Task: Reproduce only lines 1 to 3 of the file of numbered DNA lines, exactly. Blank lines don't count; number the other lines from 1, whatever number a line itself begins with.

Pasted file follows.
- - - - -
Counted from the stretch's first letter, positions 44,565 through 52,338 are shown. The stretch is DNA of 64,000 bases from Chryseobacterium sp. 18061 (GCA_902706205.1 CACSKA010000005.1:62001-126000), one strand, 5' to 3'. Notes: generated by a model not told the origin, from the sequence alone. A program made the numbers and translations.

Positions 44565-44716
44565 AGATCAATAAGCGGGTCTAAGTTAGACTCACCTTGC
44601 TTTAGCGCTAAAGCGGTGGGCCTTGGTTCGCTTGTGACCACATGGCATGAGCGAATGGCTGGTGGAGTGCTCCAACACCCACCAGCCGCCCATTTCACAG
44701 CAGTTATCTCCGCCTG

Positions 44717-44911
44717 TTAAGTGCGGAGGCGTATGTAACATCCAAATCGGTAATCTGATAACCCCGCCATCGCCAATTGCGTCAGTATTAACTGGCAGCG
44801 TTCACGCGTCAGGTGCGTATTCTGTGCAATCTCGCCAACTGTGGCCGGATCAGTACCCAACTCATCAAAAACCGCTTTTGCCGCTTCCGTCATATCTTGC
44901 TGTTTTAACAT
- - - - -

Counted from the stretch's first letter, positions 44,565 through 52,338 are shown. The stretch is DNA of 64,000 bases from Chryseobacterium sp. 18061 (GCA_902706205.1 CACSKA010000005.1:62001-126000), one strand, 5' to 3'. Notes: generated by a model not told the origin, from the sequence alone. A program made the numbers and translations.

Positions 44565-44716
44565 AGATCAATAAGCGGGTCTAAGTTAGACTCACCTTGC